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This was my first draft reflecting on my own insecurity . . .and then transforms into another understanding.
I think I must be one of the most insecure people on the planet. On Ricochet, we have so many articulate, confident, knowledgeable, and intelligent members that I am frequently in awe of them. Seriously. And I wonder how I can measure up to their thoughtful sharing of their ideas when it’s my turn.
You would think that after all my postings on Ricochet, I would figure out that at least some people respect me, even if they don’t like me. But old habits (or self-images) are hard to change. Lately, I’ve become keenly aware that the more positive feedback I receive, the more insecure I seem to feel. What the heck is that about?
I write this not as a self-effacement post. I’m not looking for people to praise me or my writing. It seems like I suffer more from positive feedback than I do from criticism! But here is what I’d like to learn from all of you:
Is insecurity a way to avoid working with the fact that we are all imperfect? In other words, if I’m hard on myself, am I putting my energy into a counterproductive mindset? Or should it drive me to be my best self?
I have spent years trying to accept that I will never be perfect. I learned a long time ago that perfectionism is a curse; a perfectionist demands far too much of herself and of others, and everyone ends up being miserable. Excellence is a much more practical and productive aim, and I thought I had accepted that as my goal. But now I am wondering if I’ve been fooling myself.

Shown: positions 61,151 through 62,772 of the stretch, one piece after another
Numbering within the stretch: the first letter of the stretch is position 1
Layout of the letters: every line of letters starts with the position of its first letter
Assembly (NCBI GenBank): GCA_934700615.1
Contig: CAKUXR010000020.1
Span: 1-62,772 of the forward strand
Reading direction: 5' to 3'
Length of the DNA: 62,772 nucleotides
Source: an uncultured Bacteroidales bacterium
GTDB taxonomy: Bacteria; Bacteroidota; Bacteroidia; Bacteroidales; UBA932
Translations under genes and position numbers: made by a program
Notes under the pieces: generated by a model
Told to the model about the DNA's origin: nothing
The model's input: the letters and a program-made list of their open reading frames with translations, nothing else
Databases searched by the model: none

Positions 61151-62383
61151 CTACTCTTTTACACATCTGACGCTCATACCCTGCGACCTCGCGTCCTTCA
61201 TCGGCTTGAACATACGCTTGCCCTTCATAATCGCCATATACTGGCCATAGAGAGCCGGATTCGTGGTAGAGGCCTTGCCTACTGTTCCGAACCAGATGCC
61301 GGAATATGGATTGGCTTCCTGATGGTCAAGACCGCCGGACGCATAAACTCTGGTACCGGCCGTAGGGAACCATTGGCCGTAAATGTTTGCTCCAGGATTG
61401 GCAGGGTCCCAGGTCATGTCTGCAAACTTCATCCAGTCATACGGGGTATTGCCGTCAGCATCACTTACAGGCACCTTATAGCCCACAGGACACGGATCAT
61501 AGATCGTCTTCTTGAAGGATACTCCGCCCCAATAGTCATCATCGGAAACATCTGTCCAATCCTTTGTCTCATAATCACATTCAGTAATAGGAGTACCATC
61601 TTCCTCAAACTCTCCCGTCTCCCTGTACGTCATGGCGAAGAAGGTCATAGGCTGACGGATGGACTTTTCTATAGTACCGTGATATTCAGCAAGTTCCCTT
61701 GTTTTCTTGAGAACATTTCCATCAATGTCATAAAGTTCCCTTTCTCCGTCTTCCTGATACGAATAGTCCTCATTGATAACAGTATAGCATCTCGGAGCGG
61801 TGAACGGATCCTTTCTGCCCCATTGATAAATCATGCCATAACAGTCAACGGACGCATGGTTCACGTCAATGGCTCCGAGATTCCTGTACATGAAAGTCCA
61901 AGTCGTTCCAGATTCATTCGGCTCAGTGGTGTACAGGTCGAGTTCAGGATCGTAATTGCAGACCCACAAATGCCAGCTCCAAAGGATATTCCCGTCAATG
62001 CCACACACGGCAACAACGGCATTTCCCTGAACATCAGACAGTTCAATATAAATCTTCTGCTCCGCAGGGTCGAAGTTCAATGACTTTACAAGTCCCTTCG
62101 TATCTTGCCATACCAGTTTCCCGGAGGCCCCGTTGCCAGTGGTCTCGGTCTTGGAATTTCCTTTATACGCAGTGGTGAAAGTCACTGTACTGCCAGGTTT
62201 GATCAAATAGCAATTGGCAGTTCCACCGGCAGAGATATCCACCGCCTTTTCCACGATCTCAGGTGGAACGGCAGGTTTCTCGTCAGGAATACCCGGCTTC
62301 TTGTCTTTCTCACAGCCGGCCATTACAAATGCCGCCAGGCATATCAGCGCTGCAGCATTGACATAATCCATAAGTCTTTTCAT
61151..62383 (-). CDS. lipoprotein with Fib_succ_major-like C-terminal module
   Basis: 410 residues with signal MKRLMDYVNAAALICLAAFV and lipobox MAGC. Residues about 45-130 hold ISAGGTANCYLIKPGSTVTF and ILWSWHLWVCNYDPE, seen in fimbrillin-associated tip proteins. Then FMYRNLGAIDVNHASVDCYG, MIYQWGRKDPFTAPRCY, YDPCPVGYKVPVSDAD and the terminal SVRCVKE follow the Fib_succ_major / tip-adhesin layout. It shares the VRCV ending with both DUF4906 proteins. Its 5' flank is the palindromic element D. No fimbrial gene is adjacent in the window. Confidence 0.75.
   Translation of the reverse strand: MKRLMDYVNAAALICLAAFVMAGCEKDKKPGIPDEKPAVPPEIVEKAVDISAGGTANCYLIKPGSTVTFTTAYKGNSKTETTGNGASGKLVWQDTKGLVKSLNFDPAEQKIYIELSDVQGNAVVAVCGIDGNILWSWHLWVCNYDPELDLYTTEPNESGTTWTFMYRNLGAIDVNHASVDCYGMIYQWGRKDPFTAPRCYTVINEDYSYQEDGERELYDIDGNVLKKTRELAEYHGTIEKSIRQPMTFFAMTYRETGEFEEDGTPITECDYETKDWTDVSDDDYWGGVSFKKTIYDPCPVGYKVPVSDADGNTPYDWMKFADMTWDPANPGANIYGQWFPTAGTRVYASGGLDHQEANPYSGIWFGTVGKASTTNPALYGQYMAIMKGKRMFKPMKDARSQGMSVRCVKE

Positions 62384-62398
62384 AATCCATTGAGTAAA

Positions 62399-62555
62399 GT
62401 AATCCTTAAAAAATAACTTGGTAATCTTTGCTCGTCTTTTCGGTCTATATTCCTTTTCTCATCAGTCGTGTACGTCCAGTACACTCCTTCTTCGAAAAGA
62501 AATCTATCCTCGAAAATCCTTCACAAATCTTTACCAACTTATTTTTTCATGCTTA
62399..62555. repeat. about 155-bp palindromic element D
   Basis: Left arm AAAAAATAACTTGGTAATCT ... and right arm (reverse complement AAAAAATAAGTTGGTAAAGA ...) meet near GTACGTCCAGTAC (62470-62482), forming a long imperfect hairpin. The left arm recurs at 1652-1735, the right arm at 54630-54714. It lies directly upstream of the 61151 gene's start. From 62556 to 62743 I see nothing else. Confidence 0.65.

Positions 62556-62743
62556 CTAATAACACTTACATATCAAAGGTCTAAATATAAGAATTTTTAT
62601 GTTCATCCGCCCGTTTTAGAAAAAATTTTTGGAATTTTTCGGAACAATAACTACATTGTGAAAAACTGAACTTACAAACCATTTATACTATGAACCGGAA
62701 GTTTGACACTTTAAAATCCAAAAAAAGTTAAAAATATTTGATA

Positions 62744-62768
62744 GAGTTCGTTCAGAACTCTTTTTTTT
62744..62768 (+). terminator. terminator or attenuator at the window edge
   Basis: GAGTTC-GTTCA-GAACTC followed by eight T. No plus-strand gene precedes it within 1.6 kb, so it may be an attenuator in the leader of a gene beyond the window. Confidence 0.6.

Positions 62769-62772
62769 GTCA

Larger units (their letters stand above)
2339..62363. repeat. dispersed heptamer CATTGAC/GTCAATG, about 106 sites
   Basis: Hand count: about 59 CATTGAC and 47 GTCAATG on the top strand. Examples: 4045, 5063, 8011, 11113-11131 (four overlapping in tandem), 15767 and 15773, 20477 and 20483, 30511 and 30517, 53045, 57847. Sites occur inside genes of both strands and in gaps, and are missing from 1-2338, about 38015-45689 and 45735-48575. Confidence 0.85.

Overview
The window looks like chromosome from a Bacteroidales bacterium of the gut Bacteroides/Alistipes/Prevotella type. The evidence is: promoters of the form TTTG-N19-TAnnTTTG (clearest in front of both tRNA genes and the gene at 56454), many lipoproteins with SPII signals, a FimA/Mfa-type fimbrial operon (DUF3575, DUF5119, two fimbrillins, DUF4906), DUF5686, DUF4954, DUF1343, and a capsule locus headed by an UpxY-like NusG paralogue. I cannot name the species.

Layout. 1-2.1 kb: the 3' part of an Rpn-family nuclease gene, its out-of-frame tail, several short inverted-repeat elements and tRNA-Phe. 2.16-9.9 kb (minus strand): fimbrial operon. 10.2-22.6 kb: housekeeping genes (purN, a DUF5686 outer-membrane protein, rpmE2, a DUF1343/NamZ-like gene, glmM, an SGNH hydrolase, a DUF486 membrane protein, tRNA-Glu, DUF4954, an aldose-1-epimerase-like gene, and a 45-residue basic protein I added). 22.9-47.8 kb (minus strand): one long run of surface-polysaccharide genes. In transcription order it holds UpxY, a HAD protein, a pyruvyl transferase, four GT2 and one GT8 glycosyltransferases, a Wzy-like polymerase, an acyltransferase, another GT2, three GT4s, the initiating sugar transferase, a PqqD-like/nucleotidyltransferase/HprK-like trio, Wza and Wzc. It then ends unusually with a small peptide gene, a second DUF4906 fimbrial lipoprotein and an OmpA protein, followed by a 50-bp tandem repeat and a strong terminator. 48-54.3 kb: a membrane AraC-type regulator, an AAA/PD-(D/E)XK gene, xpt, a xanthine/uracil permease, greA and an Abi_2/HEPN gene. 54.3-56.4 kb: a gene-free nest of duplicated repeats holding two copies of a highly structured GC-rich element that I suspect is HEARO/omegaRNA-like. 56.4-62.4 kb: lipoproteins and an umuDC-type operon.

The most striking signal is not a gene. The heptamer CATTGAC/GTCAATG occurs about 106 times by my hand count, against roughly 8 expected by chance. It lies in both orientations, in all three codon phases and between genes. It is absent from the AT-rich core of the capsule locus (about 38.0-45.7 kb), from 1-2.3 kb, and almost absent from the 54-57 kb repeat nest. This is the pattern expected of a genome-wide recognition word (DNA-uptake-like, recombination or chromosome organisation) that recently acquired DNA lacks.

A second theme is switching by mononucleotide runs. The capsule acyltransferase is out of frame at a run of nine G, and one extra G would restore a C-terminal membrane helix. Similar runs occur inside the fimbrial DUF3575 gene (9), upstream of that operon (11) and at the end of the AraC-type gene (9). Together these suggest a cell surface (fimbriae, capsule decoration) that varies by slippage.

Ultimately, I want to be “normal,” whatever that means. I want to have a pretty clear and accurate understanding of who I am and ways that I may grow and learn. I want to accept the positive feedback I receive, and learn from the criticisms, too. And I am determined to find a way to be relatively at peace with myself. Yes, it’s about time, at the age of 73, to find that path.
So, are you willing to admit that you are insecure, at least at times and in certain areas? Have you found a way to overcome that limitation? How did you do it?
* * * *
Okay, I’ve had a while to settle down a bit, and I have quite a bit more clarity on my diatribe on insecurity, and what it might really be about.
I think that Hank Racette’s kind remarks toward me and my writing in his most recent post pushed me over the edge. So it’s all your fault, Hank.
But seriously, I think that insecurity is not what limits me; it’s my reluctance to accept my imperfect self, with all its blessings and limitations.
For example, I know I’m a decent writer, and I’m pretty well-organized. I’ve been told that I demonstrate wisdom, an assessment that I deeply treasure. I have shown patience in my comments (mostly) and curiosity, because I love to learn. I’m a fairly moral person, even if some people think I’ve been born into sin (kidding). I demonstrate a modest sense of humor, and love when people tolerate it.
On the downside, I am not always patient with myself. I’m intolerant of my aging body and the limitations of medicine to help me. I tend to make excuses and spend far too much time focusing on my maladies. And if you give me enough time, I could probably list far more self-criticisms than positive attributes. But I think I have learned an important lesson from this exercise.
I have to embrace my imperfect self—including my insecurities.
That doesn’t mean I shouldn’t keep working on correcting my faults. But at the same time, I should try to expand on my attributes. When I’m hard on myself, I can take a few moments to reflect on those assessments, but not let myself be buried in them. I can celebrate the small differences and improvements I bring to the world, and remain open to doing even more.
* * * *
In troubled times, when there are people who will denigrate, attack, and discount us and our ideas, it can be a challenge to maintain a balanced perspective, especially if we tend to demand a great deal from ourselves. All the more reason to step back, take a deep breath and reflect on the fact that ultimately, we are created in the image of G-d.
And it is enough to do the best we can, as flawed and limited as our actions may be.Published in